“Outstanding … Arsenault’s lyrical, moving prose serves to make this more than just a compelling whodunit.” – Publishers Weekly (starred review)
“Absorbing … not only a fair-play murder mystery but a novel of sweet fulfillment for the pasts of the two deceased characters and the future of their chronicler.” – The Wall Street Journal
“The characters come to life nicely, and subtle clues build to a surprising, satisfying conclusion . . . thoughtful tale of how seemingly unimportant choices can bring unexpected consequences.” – Library Journal
“An evocative and lovely story.” — The Associated Press
Fiction Reviews, 6/25/12
Starred Review – Arsenault (The Broken Teaglass) offers a thoughtful reflection on country music, secrets, and relationships with her outstanding third mystery. Pregnant Jamie Madden, recently demoted “from health reporter to part-time night copy editor” at her budget-strapped newspaper, has been named the literary executor for her author friend, Gretchen Waters, who died from a fall down some stairs after giving a reading at a New Hampshire public library. Gretchen made her name with the bestselling Tammyland, a combination autobiography and study of the lives of country music stars such as Tammy Wynette, but she left behind an unfinished work with a darker tone. As Jamie looks into the manuscript, she finds information on the violent death of Gretchen’s biological mother, and wonders whether the author’s research into the past robbed her of a future. Arsenault’s lyrical, moving prose serves to make this more than just a compelling whodunit. (Aug.)
— full article from Publishers Weekly
NEW YORK TIMES
Fiction Review, 8/31/12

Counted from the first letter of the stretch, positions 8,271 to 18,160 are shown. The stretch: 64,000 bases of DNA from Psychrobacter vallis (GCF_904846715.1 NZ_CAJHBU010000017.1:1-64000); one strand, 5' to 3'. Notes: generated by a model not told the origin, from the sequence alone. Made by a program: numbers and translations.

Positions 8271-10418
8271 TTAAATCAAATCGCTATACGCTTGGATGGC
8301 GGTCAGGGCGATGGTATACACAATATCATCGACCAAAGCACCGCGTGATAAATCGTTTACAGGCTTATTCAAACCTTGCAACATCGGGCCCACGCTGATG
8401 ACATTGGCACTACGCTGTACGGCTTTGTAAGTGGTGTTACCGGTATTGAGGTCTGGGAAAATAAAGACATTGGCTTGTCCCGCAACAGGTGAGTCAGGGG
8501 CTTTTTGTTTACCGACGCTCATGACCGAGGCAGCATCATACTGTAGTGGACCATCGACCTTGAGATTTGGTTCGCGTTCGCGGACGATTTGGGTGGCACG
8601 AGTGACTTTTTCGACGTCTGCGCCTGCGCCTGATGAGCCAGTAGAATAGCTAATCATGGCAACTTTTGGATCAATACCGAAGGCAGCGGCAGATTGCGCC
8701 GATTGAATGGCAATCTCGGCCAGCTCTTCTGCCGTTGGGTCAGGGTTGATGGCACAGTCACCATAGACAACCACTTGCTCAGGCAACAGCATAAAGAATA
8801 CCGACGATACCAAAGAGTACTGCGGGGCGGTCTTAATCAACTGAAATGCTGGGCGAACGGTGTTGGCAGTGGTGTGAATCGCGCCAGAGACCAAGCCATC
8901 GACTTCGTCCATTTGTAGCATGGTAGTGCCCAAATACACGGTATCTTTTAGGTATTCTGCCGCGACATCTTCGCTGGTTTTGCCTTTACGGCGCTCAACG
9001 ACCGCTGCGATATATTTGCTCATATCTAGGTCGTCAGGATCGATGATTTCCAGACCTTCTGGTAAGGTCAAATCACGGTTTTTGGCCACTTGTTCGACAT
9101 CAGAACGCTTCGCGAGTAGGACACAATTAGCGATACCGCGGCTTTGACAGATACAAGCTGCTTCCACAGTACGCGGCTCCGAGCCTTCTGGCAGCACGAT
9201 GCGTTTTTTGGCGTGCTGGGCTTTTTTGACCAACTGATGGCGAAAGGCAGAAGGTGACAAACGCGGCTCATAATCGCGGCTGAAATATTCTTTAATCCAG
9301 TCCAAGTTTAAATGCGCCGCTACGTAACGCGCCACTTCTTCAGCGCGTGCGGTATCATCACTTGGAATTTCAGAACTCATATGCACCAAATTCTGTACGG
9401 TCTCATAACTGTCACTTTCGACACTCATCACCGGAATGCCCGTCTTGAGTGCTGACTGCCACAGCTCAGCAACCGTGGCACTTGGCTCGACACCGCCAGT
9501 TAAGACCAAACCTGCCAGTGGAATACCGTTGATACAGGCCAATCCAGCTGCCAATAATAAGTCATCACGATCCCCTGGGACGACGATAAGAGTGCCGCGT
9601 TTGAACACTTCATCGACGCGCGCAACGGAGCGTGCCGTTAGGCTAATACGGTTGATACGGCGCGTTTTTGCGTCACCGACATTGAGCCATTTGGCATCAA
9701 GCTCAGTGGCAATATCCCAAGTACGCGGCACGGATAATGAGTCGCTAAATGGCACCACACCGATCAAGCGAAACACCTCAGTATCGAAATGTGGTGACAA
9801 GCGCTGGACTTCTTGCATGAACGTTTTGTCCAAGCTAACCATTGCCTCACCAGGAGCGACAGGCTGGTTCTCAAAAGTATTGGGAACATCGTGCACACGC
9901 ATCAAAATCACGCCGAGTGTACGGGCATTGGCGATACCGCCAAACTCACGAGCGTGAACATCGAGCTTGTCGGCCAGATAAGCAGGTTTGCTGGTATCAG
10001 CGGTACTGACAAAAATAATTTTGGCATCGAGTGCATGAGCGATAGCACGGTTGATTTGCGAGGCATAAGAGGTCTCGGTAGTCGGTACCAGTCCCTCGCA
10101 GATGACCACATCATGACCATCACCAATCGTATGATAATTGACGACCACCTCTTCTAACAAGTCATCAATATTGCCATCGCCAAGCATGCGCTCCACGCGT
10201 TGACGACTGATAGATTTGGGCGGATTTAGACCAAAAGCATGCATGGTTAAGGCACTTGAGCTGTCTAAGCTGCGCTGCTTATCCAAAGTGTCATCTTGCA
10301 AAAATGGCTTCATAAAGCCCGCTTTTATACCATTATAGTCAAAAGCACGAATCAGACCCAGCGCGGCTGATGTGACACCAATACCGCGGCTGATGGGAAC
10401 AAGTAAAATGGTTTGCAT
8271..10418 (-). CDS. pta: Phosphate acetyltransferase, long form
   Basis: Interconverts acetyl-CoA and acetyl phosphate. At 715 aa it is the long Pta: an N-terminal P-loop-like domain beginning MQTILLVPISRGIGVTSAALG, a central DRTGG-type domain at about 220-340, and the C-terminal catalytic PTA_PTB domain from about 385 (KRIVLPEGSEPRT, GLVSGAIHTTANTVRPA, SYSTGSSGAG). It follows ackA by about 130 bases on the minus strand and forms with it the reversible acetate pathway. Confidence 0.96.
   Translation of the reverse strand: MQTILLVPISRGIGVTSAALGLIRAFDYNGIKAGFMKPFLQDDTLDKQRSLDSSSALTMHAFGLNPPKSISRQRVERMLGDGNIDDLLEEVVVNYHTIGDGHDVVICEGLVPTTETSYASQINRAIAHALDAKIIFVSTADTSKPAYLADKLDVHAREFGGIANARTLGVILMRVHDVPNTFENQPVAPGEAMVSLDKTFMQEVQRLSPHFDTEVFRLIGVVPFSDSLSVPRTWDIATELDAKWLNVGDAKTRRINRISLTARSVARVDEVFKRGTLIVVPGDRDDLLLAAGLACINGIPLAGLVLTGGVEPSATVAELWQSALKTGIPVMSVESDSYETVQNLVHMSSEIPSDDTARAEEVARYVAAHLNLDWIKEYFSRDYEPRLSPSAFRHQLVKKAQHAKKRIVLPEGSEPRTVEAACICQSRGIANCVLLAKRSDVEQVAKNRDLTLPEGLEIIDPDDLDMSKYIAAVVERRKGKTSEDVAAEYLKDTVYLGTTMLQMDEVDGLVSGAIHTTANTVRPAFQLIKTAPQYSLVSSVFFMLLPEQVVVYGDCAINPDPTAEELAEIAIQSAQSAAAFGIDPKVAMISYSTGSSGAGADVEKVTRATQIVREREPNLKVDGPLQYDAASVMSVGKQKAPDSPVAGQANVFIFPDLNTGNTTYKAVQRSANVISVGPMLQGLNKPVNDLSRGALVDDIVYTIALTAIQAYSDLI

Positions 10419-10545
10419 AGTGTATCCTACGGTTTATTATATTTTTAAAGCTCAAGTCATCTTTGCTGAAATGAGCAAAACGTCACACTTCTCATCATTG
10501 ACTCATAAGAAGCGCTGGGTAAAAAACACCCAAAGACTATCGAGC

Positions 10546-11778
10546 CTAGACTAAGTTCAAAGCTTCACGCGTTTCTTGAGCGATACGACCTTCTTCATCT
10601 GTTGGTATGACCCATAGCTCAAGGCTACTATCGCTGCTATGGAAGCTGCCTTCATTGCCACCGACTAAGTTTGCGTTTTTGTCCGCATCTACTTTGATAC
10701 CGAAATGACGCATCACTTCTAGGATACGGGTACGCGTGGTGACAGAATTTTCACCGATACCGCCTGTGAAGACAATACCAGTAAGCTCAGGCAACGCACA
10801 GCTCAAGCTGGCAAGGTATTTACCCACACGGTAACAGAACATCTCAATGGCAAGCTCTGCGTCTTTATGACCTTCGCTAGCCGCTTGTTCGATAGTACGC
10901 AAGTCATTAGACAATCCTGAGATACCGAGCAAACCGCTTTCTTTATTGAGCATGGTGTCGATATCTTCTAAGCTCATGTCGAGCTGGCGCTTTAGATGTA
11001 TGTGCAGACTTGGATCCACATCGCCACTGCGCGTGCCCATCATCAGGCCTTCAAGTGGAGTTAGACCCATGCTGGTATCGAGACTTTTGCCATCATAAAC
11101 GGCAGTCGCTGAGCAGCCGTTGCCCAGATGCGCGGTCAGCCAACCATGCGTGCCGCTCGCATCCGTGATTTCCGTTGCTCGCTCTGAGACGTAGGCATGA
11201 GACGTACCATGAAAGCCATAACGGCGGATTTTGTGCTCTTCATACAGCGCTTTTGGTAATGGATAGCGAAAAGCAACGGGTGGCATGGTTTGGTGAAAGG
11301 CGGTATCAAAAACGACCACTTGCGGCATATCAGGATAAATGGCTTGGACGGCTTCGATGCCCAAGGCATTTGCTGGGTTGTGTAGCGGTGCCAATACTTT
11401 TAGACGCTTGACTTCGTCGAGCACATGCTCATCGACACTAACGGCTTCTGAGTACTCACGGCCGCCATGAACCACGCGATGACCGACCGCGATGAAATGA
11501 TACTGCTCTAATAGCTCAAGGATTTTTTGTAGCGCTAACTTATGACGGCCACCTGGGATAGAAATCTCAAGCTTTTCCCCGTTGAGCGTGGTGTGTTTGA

Honk if you love Tammy and Loretta and the other “legendary ladies of country music” Emily Arsenault pays her respects to in Miss Me When I’m Gone. The first of the three narrative voices in this rather solemn story is heard in excerpts from “Tammyland,” the best-selling “travel memoir” Gretchen Waters wrote on a pilgrimage to the home places of the singer-songwriters she admired. A more troubled voice emerges from Gretchen’s notes for a darker book about her search for the man who killed her mother. The third voice is that of Jamie Madden, the pregnant friend who becomes Gretchen’s literary executor after someone shoves her down a flight of stairs. Jamie hasn’t much personality, but Gretchen has more depth, and her heartfelt feelings for the sweethearts of Nashville and their sad songs make “Tammyland” sing.
— full article from the Sunday New York Times
July 2012 Issue
Best friends in college, Jamie and Gretchen drifted apart over the years, but Gretchen’s sudden death leaves Jamie struggling to deal with the loss. When Gretchen’s family asks Jamie to complete her new book, she discovers that her friend, a successful author, wasn’t working on a second, breezy memoir but investigating the murder of her biological mother. As Jamie starts to ask her own questions, discrepancies between what she’s hearing and what’s been written leave her wondering whether Gretchen’s death was truly accidental.
VERDICT Multiple story lines that take place in multiple time periods and that focus on at least three of the main characters, plus chapters from Gretchen’s published book and unfinished manuscript, all vie for attention, but should pose no problem for an alert reader. The characters come to life nicely, and subtle clues build to a surprising, satisfying conclusion. Readers who enjoyed Arsenault’s first two novels (Broken Teaglass; In Search of the Rose Notes) and literary mystery authors like Megan Abbott and Laura Lippman will appreciate this slow-paced but thoughtful tale of how seemingly unimportant choices can bring unexpected consequences. —Stacey Hayman
THE ASSOCIATED PRESS
Fiction Review, 8/1/12
Arsenault’s New Novel Is Evocative, Lovely Story
Emily Arsenault’s third novel, “Miss Me When I’m Gone,” begins with a newspaper article detailing the recent death of author Gretchen Waters, who fell down a flight of stairs after a reading. At first it seems an accidental death, but various details converge to lead Jamie, Gretchen’s best friend from college, to believe it might have been murder.
Gretchen made a splash with her memoir, “Tammyland,” that had been lauded by critics as a “honky-tonk ‘Eat, Pray, Love,'” and passages from that book, in praise of the female stars of classic country music, are interspersed with Jamie’s narrative as she sorts through Gretchen’s papers and discovers that her latest work in progress had been about looking for both her biological father and her mother’s killer, who may or may not be the same person.